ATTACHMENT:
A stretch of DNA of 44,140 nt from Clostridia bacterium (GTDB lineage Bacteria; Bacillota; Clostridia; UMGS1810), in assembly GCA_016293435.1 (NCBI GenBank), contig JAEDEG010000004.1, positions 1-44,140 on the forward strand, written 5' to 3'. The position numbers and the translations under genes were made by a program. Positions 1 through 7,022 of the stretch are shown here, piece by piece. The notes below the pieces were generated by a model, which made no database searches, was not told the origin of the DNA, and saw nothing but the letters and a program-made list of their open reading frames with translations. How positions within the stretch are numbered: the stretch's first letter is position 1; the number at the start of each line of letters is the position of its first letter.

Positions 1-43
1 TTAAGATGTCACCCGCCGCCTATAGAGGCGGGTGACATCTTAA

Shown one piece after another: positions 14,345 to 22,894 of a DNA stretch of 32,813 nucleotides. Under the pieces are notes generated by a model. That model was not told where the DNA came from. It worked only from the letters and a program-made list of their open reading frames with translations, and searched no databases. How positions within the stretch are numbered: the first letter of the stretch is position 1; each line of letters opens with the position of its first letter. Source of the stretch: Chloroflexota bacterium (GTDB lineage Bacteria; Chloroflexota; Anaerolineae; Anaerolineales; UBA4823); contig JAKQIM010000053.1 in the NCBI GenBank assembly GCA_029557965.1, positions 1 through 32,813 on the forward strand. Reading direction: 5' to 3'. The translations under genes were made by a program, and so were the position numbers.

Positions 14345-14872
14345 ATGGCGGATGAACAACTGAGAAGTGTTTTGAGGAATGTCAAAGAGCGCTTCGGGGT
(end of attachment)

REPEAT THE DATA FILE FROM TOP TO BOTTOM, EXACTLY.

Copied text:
A stretch of DNA of 44,140 nt from Clostridia bacterium (GTDB lineage Bacteria; Bacillota; Clostridia; UMGS1810), in assembly GCA_016293435.1 (NCBI GenBank), contig JAEDEG010000004.1, positions 1-44,140 on the forward strand, written 5' to 3'. The position numbers and the translations under genes were made by a program. Positions 1 through 7,022 of the stretch are shown here, piece by piece. The notes below the pieces were generated by a model, which made no database searches, was not told the origin of the DNA, and saw nothing but the letters and a program-made list of their open reading frames with translations. How positions within the stretch are numbered: the stretch's first letter is position 1; the number at the start of each line of letters is the position of its first letter.

Positions 1-43
1 TTAAGATGTCACCCGCCGCCTATAGAGGCGGGTGACATCTTAA

Shown one piece after another: positions 14,345 to 22,894 of a DNA stretch of 32,813 nucleotides. Under the pieces are notes generated by a model. That model was not told where the DNA came from. It worked only from the letters and a program-made list of their open reading frames with translations, and searched no databases. How positions within the stretch are numbered: the first letter of the stretch is position 1; each line of letters opens with the position of its first letter. Source of the stretch: Chloroflexota bacterium (GTDB lineage Bacteria; Chloroflexota; Anaerolineae; Anaerolineales; UBA4823); contig JAKQIM010000053.1 in the NCBI GenBank assembly GCA_029557965.1, positions 1 through 32,813 on the forward strand. Reading direction: 5' to 3'. The translations under genes were made by a program, and so were the position numbers.

Positions 14345-14872
14345 ATGGCGGATGAACAACTGAGAAGTGTTTTGAGGAATGTCAAAGAGCGCTTCGGGGT